Avaya Cloud Office Mobile Applications have the capability to mark traffic with a DSCP value as indicated in Table 6.

      Internet Service Providers - Internet Service providers frequently remark DSCP priority values to different (lower) values, which has the following implications:

      Outbound direction: Traffic often arrives in the Avaya Cloud Office with improper marking.

      Inbound direction: Internet traffic may arrive to an enterprise site incorrectly marked from the internet and, therefore, needs to be remarked immediately by the enterprise network border device to ensure that it will be forwarded inside the internal network according to the right priority relative to other traffic.

9.5.  DSCP Marking Policy

This section describes traffic treatment policies for (re-)marking DSCP values in enterprise networks. The following DSCP marking and honoring (i.e. keeping the assigned DSCP value and forwarding it according to the priority of the assigned value) policy must be implemented in switches, routers, and firewalls in the end-to-end communication path between Avaya Cloud Office endpoints and cloud-based servers, which accommodate the DSCP marking constraints listed in (Section 9.4):

1. Outbound Direction - Remark traffic to the correct DSCP value in Table 7 or Table 8
as close as possible to the endpoint if the endpoint does not mark the correct value.
The remarking may occur in network devices like Access Points, access switches, router,
and firewalls.

2. Inbound Direction - Remark traffic to the correct DSCP value as soon as it enters the enterprise network via a carrier WAN link or WiFi Access Point.

3. Inside the Local Network - Honor the DSCP markings throughout the enterprise network in both the inbound and outbound direction.

4. WAN Network - Any mapping from DCSP to COS and back needs to be performed so that end-toend QoS requirements are maintained (Section 9.7).

The Avaya Cloud Office supernets (Section 6) and port tables TCP/IP port tables (Appendix B) must be used in the inbound and outbound ACLs to define the stated QoS policies. Local subnet address ranges should not be used to define QoS policies because any subnet changes would require modification of the policy.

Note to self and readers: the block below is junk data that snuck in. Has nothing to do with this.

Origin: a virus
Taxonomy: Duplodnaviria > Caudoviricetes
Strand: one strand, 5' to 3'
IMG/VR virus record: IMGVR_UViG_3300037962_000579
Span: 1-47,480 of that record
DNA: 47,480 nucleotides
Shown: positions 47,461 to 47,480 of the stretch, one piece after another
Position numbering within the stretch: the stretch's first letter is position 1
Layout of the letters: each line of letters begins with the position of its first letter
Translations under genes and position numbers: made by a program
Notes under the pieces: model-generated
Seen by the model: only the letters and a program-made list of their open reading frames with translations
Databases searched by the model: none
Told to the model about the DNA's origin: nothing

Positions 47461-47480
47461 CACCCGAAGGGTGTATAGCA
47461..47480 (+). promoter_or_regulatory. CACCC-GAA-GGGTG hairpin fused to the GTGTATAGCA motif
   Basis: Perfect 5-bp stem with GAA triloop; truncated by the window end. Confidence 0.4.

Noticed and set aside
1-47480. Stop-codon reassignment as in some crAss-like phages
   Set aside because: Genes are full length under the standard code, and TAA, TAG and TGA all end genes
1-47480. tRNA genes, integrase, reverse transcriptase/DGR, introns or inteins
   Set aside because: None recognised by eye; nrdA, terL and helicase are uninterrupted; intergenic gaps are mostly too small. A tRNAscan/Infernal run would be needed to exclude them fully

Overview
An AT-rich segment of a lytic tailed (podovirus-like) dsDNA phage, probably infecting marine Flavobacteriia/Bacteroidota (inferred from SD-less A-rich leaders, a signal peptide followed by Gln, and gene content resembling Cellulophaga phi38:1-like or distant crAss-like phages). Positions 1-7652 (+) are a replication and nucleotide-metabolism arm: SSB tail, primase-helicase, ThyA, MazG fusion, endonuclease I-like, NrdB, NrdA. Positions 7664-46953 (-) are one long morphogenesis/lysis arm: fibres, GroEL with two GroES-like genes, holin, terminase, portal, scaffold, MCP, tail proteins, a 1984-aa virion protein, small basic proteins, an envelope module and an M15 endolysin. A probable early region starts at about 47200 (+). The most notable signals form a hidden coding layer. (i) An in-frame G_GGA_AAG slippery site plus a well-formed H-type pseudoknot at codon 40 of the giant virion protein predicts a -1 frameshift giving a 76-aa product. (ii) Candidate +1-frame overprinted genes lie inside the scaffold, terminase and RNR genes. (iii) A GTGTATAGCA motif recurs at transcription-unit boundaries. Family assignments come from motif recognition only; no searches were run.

Some firewall manufacturers do not support re-marking of DSCP, but may support prioritization of packet forwarding based on source IP addresses and IP address ranges, which also requires that the Avaya Cloud Office supernets must be used in the QoS policy definition.


9.6.  Bandwidth Management Policy

Some routers support bandwidth management, which can be used to guarantee the capacity for certain types of traffic even under saturation conditions. If routers support bandwidth management, then it is advised to enable this feature and set the bandwidth for Avaya Cloud Office traffic to the number obtained from (Section 10). If the traffic classification and policies are configured according to the recommendations and requirements stated in prior sections and the Avaya Cloud Office traffic exceeds the configured bandwidth, Avaya Cloud Office traffic may still get prioritized over regular data traffic although bandwidth may not be guaranteed for all calls (depends on the router and setting).


9.7.   Layer 2 WAN Interconnect Policy

Large enterprise networks frequently rely on layer 2 MPLS or Metro-Ethernet WAN networks to interconnect layer 3 networks. To ensure that the End-to-End Quality of Service Network Requirements (Section 4) are adhered to, several conditions must be met at the ingress and egress border of these networks:

      Traffic Class and Priority Matching – Ensure that the number of traffic classes and COS values in the Wide-Area Network align as much as possible with Table 7 or Table 8 (depending on the selected classification method).